Which with tumultuous outrages abounds. 
Again, will those of a distinguished rani: 
Who at the helm preside, when I attempt 
To raise myself to honours, be most wary 
How on an alien they their votes confer. 
For thus, my sire, 'tis ever wont to be ; 
They who possess authority and rank 


Loathe their competitors. But when I come, 

Unwelcome stranger, to a foreign house 

And to the childless matron — partner once 

In your calamity, of all her hopes 

Now reft — with bitter anguish will she feel 

In private this misfortune : by what means 

Can I escape her hatred, at your footstool 

When I am seated, hxat she, still remaining 

A childless consort, with malignant eyes 

The object of your tenderness beholds ? 

Then or, betraying me, will you regard 

Your wife : or by th' esteem for me exprest, 

A dire confusion in your palace cause. 

For men, by female subtlety, how oft 

Have poisons been invented to destroy ; 

Yet is my pity to your consort due. 

Childless and hastening to the vale of years ; 

Sprung from heroic sires she ill deserves 

To pine through want of issue. But the face 

Of empire whom we foolishly commend 

Is fair indeed, though in her mansions Grief 

Hath fixed her loathed abode. For who is happy,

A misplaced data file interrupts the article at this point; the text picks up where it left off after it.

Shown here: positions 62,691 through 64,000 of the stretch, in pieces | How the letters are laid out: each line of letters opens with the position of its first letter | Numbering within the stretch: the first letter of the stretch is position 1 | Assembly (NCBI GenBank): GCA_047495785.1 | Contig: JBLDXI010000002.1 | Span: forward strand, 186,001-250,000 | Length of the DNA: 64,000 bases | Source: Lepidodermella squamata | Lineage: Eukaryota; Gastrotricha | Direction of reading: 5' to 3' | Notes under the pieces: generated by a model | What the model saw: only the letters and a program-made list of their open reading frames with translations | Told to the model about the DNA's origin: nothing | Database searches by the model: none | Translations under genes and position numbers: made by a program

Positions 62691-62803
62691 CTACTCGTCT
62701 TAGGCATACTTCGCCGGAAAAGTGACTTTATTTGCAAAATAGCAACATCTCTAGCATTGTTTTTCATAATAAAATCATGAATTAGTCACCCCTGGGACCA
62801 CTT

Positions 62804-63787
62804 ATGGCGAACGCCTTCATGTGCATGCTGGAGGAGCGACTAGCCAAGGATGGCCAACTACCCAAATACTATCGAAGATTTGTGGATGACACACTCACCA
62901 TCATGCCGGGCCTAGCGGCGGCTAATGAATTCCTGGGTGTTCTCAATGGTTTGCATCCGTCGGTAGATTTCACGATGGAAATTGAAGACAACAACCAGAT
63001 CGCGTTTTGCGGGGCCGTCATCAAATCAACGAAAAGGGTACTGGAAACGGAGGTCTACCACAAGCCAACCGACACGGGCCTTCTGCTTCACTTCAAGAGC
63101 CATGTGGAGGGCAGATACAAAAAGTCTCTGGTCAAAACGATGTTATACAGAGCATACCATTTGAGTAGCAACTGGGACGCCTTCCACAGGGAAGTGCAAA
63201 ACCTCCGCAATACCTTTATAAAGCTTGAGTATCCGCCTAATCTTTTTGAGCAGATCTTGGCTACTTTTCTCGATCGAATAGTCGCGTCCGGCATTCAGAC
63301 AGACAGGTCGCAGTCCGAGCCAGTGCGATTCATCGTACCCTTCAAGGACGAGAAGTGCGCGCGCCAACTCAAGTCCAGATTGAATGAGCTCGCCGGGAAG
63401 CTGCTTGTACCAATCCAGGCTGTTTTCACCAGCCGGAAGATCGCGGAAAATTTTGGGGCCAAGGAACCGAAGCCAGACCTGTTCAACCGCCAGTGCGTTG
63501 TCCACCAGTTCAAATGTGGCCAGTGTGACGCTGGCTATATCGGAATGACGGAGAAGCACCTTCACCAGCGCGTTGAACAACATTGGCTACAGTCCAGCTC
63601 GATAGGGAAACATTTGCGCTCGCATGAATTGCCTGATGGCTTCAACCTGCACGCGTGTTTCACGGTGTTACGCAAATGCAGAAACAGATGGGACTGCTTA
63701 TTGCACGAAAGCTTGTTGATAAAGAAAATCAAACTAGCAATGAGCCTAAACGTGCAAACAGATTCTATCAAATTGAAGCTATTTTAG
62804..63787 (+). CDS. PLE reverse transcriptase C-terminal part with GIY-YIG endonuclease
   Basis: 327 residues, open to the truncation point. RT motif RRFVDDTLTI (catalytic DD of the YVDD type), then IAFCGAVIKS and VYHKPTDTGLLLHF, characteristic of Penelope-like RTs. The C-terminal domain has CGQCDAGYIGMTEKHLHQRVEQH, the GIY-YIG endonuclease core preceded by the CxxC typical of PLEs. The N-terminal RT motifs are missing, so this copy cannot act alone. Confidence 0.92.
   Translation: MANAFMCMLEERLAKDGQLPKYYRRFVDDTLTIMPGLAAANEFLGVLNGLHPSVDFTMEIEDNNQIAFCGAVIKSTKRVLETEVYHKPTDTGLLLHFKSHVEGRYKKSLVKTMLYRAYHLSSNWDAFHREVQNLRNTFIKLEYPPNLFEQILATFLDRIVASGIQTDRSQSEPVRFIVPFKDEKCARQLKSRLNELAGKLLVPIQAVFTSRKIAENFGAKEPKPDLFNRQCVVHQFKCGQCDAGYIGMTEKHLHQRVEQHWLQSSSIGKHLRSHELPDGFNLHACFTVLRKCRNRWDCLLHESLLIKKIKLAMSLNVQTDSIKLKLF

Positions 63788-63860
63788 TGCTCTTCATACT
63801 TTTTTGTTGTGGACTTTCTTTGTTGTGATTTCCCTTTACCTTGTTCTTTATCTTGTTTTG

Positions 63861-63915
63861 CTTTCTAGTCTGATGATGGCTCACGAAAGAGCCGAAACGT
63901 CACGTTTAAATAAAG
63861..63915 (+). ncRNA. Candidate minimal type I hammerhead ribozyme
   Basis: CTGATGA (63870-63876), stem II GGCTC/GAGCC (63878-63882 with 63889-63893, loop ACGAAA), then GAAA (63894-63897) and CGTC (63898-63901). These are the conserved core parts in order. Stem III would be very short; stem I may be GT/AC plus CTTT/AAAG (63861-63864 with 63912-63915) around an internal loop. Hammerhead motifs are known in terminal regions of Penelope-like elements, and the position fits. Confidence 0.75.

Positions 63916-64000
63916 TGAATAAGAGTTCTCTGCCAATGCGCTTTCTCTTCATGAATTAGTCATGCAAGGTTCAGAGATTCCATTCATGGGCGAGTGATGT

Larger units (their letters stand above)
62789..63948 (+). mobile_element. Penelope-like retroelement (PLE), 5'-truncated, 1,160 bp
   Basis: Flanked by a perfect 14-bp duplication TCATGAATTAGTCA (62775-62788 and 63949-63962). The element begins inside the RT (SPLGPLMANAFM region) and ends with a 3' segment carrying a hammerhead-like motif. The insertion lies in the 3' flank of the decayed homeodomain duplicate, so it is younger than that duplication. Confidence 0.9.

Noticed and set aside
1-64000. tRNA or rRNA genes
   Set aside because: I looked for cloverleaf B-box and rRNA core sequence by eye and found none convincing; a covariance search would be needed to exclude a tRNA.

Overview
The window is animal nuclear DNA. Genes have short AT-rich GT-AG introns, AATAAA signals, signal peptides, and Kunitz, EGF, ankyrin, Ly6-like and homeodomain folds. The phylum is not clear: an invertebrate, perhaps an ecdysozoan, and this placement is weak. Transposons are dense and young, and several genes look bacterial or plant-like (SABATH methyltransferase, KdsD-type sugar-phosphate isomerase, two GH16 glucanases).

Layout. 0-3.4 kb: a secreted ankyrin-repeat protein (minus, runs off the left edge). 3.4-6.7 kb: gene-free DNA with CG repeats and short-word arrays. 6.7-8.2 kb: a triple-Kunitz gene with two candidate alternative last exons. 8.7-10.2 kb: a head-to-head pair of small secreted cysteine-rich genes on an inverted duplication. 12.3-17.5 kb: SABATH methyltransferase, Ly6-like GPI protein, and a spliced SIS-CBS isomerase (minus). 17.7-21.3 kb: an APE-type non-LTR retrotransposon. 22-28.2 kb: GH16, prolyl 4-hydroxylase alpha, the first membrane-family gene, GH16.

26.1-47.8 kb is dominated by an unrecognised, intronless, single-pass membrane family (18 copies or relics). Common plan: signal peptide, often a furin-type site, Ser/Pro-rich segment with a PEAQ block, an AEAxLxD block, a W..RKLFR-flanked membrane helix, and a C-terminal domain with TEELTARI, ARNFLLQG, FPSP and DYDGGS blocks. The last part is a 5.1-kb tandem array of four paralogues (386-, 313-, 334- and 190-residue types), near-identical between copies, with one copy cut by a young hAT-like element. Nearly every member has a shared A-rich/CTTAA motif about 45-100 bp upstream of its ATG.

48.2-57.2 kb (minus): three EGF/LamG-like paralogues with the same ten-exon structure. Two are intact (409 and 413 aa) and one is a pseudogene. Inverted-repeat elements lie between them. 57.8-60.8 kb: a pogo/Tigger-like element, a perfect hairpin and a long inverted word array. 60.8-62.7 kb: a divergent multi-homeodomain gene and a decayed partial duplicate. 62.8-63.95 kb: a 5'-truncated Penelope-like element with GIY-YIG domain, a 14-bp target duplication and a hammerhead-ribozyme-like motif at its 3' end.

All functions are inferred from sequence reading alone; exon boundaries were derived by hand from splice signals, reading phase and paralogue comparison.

Who fortunate, when his whole life is spent 

In circumspection and in anxious fears ? 

Rather would I in an ignoble state 

Live blest, than be a monarch who delights 

In evil friends, and hates the good, still fearing 

The stroke of deaih. Perhaps you will reply 

That gold can all these obstacles surmount, 

And to grow rich is sweet. I would not hear 

Tumultuous sounds, or grievous toils endure. 

Because these hands my treasures still retain. 

May I possess an humbler rank exempt 

From sorrow ! O my sire, let me describe 

The blessings I have here enjoyed ; first ease, 

To man most grateful ; by the busy crowd 

I seldom was molested, from my path 

No villain drove me : not to be endured 

Is this, when we to base competitors 

ION. Ji 

Are forced to yield pre-eminence. I prayed 
Fervently to the gods, or ministered 
To mortals, and with those who did rejoice